Mr. Obama’s letter affirmed his support for creation of a new government-sponsored health plan. “I strongly believe that Americans should have the choice of a public health insurance option operating alongside private plans,” he wrote. “This will give them a better range of choices, make the health care market more competitive and keep insurance companies honest.”

    Now, the three remaining supporters of Clinton’s 2008 Presidential campaign might be excused for foaming at the mouth a little. Then, Hillary Clinton promised an individual mandate to have health insurance, Massachusetts-style. Meanwhile, Obama’s plan called for a weak employer mandate, in which some but not all employers would be required to provide or help pay for health insurance. As of this writing, Obama seems to be moving away from this (most likely) less-effective policy and toward the individual mandate.

    There’s just one nagging little thing. Extending health insurance to more people costs money, and the prospective individual mandate lite, in which people are required to get insurance through the myriad private companies or a government plan does little to cut down these costs, either for consumers or for providers. It is trivial to show that unless insurance companies can effectively discriminate against high-risk consumers, the best insurance plan is one in which everybody is enrolled. Short of this drastic ideal, the more people are enrolled in a given plan, the cheaper that plan is per person on both the supply and demand sides, assuming enrollment is uncorrelated with risk. So a good way to equitably lower the cost of health insurance would be to enroll as many people as possible – regardless of risk – in a single plan. This would also have the benefit of cutting down on per capita administrative costs and duplicated overhead costs.

    How does Obama’s plan (or intentions) measure up to this ideal? By letting – nearly encouraging – consumers who are already insured to keep their current health insurance, it does nothing to lower costs for the policies of the insured (which greatly outnumber the uninsured). By allowing the uninsured to sign up for a government plan, it creates just another small insurer saddled with all the problems of the rest of the market. Finally, by encouraging some of the uninsured to seek health insurance on their own, it leaves them vulnerable to the steep premiums that rationally must be charged of individuals purchasing insurance solo.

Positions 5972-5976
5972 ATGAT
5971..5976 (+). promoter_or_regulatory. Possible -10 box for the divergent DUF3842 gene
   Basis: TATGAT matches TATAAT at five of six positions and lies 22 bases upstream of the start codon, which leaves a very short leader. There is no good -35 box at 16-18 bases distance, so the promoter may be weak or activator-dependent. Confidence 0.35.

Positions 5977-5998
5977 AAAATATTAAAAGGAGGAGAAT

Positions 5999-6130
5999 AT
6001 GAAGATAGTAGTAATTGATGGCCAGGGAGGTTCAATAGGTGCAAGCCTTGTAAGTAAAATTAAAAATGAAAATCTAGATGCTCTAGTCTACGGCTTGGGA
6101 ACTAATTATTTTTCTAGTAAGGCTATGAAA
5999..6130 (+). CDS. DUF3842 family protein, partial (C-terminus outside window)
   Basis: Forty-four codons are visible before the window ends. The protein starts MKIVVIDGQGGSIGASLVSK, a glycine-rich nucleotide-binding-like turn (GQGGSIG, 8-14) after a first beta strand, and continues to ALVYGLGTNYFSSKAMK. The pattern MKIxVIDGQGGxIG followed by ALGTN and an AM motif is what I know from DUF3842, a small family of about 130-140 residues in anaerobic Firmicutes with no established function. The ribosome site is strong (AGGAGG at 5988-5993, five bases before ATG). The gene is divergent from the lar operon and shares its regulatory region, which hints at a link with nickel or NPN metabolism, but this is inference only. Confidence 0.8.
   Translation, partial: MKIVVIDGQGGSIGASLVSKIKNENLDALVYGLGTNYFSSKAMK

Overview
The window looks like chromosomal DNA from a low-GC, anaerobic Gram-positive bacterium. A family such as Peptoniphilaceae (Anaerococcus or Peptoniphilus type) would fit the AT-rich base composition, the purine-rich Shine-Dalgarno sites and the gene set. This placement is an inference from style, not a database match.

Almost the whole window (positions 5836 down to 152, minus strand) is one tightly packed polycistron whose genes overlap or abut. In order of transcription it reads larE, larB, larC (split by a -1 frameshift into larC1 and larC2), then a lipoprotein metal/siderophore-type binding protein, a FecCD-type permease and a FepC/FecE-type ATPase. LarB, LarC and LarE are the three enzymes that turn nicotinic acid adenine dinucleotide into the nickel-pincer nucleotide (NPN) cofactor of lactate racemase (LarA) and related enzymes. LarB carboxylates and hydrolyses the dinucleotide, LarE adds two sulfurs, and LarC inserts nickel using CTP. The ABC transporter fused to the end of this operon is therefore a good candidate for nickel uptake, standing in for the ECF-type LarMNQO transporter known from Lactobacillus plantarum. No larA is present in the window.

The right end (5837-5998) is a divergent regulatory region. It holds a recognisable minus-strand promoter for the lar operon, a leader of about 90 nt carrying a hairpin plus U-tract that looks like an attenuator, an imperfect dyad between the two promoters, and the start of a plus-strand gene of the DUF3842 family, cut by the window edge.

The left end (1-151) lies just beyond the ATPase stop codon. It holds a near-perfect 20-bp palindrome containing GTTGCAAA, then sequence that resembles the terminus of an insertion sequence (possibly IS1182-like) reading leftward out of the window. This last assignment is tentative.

A real solution to the problems of American health insurance – bloated administrative costs, underinsurance, high prices – could lie just one radical policy away. If we take as constraints the ideas that 1. Americans will not accept the complete bulldozing of the private insurance market, and 2. there is no guarantee that a government-run program will be more efficient than a private one, there still remains a reasonable policy option that combines wider coverage with lower costs and room for market-driven innovation.

    Consider this: a basic government insurance plan, with mandatory participation, and a deductible-copay system similar to but more benign than existing private policies. This plan would extend basic coverage to everyone, including perhaps most preventative procedures, some ER visits, and limited consultation with specialists, among other things. It would not aspire to provide full health coverage to its enrollees – only coverage for procedures with positive externalities or those which most often bring needless financial strain upon low-income families – and would be priced accordingly. Everything else – prolonged hospital stays, expensive treatments, frequent trips to the doctor – could then be covered by supplemental insurance, which consumers could obtain from anyone. Such a dual-layer system would provide universal, low-cost (but limited) health insurance, without completely turning the health insurance sector into an arm of the government.

    The bonuses next time

    March 19, 2009

    Sir Charles at Cogitamus wins Best Extension of the “Invisible Hand” Metaphor. He also has a good post on the implications of public anger at the AIG bonuses and their recipients:

    For years we have been fed the bullshit notion that our economic system provided “pay for performance.” rewarding greatly those who most deserved it. When one was so gauche as to engage in “class warfare” and criticize the compensation of CEOs and Wall Street titans, and the growing gap between them and the average worker, we were lectured to by the Randroids and libertarians, the business press, and most of all, by Republicans, that this was simply the invisible hand briskly stroking the deserving organ of commerce.

    The AIG situation stands as a wonderfully emblematic moment, a veritable tsunami washing away this illusion. It is but one of many instances in recent years where business elites have chosen to enrich themselves despite their all too verifiable failure. But it is one so stark, so brazen, so jaw-droppingly, gob-smackingly outrageous that it has created a public furor that could be transformative if used correctly. Coming as it does on the heels of Madoff and Stanford, Lehman and Bear Stearns, the stock market meltdown, the real estate bubble, the grotesque manipulation of exotic financial instruments by our financier-illusionist class, the public has simply had enough. They are afraid and angry, bitter and put-upon.